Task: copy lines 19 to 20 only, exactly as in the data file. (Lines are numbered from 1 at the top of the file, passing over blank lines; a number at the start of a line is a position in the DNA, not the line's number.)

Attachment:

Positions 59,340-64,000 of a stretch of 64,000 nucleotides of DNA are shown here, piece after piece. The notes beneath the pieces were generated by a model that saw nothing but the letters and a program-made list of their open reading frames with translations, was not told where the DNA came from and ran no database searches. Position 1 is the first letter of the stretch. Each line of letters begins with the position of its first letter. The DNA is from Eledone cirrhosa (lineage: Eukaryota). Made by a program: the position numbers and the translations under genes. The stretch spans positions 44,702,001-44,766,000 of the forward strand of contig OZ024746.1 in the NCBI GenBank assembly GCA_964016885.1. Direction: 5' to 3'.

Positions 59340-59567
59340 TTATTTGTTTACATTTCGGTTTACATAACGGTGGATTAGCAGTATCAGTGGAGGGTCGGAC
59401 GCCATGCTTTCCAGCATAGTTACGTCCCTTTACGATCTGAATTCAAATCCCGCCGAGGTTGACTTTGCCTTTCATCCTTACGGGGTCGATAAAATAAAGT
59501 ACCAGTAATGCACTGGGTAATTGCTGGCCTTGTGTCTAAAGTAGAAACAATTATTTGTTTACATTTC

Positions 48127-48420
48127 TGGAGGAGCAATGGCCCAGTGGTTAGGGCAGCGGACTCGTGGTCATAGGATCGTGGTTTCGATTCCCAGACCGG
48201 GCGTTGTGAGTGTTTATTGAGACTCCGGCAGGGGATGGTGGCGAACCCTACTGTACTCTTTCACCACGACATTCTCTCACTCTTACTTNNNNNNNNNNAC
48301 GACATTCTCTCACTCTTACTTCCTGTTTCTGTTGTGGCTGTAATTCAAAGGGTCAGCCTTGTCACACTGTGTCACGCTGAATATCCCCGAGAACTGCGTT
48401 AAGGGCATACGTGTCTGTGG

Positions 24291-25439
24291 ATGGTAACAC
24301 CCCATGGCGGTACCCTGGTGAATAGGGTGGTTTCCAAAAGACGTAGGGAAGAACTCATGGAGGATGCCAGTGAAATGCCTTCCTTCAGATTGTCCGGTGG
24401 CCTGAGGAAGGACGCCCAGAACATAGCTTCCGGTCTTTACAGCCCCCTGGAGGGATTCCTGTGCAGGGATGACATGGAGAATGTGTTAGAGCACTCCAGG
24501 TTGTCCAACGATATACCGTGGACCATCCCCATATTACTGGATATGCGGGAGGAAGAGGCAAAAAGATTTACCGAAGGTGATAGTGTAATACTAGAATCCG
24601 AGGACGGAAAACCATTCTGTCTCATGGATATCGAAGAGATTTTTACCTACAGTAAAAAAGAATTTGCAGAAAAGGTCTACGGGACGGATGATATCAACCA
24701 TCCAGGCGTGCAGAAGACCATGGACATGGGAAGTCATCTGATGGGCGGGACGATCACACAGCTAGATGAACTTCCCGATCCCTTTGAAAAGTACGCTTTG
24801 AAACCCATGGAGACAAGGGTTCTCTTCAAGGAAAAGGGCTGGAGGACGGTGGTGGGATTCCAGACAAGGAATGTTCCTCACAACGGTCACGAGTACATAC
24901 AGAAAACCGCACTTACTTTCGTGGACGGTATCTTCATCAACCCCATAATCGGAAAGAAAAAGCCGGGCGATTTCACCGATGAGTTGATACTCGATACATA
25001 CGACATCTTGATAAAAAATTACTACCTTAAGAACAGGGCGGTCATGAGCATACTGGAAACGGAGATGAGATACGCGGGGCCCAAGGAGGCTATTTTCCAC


24901 AGAAAACCGCACTTACTTTCGTGGACGGTATCTTCATCAACCCCATAATCGGAAAGAAAAAGCCGGGCGATTTCACCGATGAGTTGATACTCGATACATA
25001 CGACATCTTGATAAAAAATTACTACCTTAAGAACAGGGCGGTCATGAGCATACTGGAAACGGAGATGAGATACGCGGGGCCCAAGGAGGCTATTTTCCAC